Newspapers, radio, online 36 30 40* 48* 39+ 28
Cable TV 30 25 31 39* 32+ 21
National broadcast 24 20 25 31* 27+ 14
Local TV 19 19 19 21 20 15
Health insurance company 11 9 12 11 11+ 6
Employer 11 8 12 16* 14+ 7
Doctor 11 8 11 15* 12+ 7
Federal agencies 9 10 9 9 10 7
State agencies 8 10 5 8 9 5
Non-profit or community organization 8 6 8 11* 9 5
*indicates statistically significant difference from lower income
+indicates statistically significant difference from the uninsured
NOTE: Question wording abbreviated. For full question wording see topline (http://www.kff.org/kaiserpolls/8439.cfm).

Asked whether they had heard mostly good things, mostly bad things or a mix of the two from their primary information source, most Americans said they had gleaned a bit of both. To the extent that the information did tilt one way or the other, more said they had heard negative things about the law than positive, whether their main source of information was cable news, other news sources, or their friends and family.What about people who don’t approve of the Affordable Care Act: are they getting their information about the law from the same sources as the law’s supporters? This month’s survey finds those with unfavorable views of the law for the most part are getting their information from the same sources in the same shares as those with favorable views, though they are somewhat more likely to report getting information from friends and family (50 percent compared to 40 percent) and from cable news (37 percent compared to 29 percent). They are also nearly three times as likely to report getting information from an employer: 17 percent of ACA opponents say they have gotten ACA information from an employer, compared to 6 percent of supporters.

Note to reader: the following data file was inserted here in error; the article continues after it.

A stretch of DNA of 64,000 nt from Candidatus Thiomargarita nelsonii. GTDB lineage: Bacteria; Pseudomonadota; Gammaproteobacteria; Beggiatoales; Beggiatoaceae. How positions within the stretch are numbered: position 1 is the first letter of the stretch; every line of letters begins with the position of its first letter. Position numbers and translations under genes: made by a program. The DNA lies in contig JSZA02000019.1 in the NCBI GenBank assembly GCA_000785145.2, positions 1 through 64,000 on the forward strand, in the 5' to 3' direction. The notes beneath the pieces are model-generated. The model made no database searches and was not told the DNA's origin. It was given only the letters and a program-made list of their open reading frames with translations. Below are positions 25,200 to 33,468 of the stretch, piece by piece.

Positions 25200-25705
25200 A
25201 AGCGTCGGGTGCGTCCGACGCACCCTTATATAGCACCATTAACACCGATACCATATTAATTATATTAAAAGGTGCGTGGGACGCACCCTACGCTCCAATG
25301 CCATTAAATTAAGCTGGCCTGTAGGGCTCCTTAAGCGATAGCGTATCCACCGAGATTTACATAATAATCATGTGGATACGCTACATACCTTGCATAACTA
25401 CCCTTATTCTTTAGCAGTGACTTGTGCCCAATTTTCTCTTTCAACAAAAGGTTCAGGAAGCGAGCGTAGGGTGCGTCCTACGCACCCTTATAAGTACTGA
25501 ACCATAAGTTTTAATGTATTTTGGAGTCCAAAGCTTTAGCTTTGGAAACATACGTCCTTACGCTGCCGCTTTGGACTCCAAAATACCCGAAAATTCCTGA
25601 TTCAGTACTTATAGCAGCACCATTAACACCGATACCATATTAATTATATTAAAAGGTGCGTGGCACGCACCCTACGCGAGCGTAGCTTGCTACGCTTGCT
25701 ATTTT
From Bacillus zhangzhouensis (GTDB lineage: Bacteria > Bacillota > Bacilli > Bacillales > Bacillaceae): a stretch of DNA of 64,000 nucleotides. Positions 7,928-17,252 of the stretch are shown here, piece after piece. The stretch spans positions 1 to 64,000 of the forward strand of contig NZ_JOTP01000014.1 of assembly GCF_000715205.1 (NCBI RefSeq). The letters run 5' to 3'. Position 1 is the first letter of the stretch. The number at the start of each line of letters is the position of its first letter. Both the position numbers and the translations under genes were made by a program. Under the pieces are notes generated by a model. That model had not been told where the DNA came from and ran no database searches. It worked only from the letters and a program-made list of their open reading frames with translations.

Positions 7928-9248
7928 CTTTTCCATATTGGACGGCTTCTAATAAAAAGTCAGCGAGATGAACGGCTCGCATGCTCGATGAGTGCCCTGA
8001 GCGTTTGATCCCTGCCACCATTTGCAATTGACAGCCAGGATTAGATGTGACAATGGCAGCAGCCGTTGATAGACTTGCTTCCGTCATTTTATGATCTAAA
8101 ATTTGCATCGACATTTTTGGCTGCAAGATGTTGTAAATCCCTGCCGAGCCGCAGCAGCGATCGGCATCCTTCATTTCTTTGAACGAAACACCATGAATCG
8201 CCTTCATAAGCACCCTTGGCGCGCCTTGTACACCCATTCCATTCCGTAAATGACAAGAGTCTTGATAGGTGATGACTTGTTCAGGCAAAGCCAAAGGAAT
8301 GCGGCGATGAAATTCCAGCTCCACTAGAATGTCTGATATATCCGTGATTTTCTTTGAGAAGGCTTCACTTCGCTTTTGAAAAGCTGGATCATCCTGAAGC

FIGURE 3: MAJORITY REPORT HEARING A MIX OF GOOD AND BAD ABOUT THE HEALTH CARE LAW
Thinking about the information you’ve gotten about the law from your most important source, would you say you’ve heard mostly good things about the law, mostly bad things, or a mix of the two? Among those whose most important source on the ACA is conversations with friends and family Among those whose most important source on the ACA is newspapers, radio, or other online sources Among those whose most important source on the ACA is cable TV news channels, or their websites
Bad things 30% 26% 26%
Good things 9 6 7
Mix of the two 61 65 65

Early Days For ACA Ad Penetration

At this early stage, before the launch of most public campaigns, about one in four Americans already say they’ve seen or heard an ad having to do with the health care law, though more of these are being perceived as having a point of view on the law than are seen to be strictly informational in nature. Among those who said they had seen an ad, slightly more reported seeing a negative ad (19 percent of the public overall) than a positive one (12 percent of the public). About one in ten Americans report seeing an ad that provided information about how to get coverage under the health care law.

Those who reported relying mainly on cable news as their main source of ACA information were twice as likely as the public in general to report having seen an ad about the law. Those in groups targeted by the law, including the uninsured and those in low income households, were no more likely to report having seen an ad about the ACA.

Four In Ten Unaware ACA Is Still Law

Meanwhile, the April tracking survey provides continuing confirmation of the amount of confusion still surrounding the status of the Affordable Care Act, with four in ten Americans unaware that the ACA is still the law of the land and is being implemented.2 This share is higher among certain populations the law was specifically designed to help; for example, six in ten of those in households making less than $30,000 a year are unable to say the law is still in force, as are half of younger Americans.

FIGURE 4: FOUR IN TEN UNAWARE ACA STILL LAW AND BEING IMPLEMENTED
As you may know, a health care bill was signed into law in March 2010. As far as you know, which comes closest to describing the current status of the health care law? All Ages
18-29
Annual household income less than $30,000
It is still the law of the law and is being implemented (aware of ACA status) 59% 49% 42%
Unaware of ACA status (NET) 42 51 59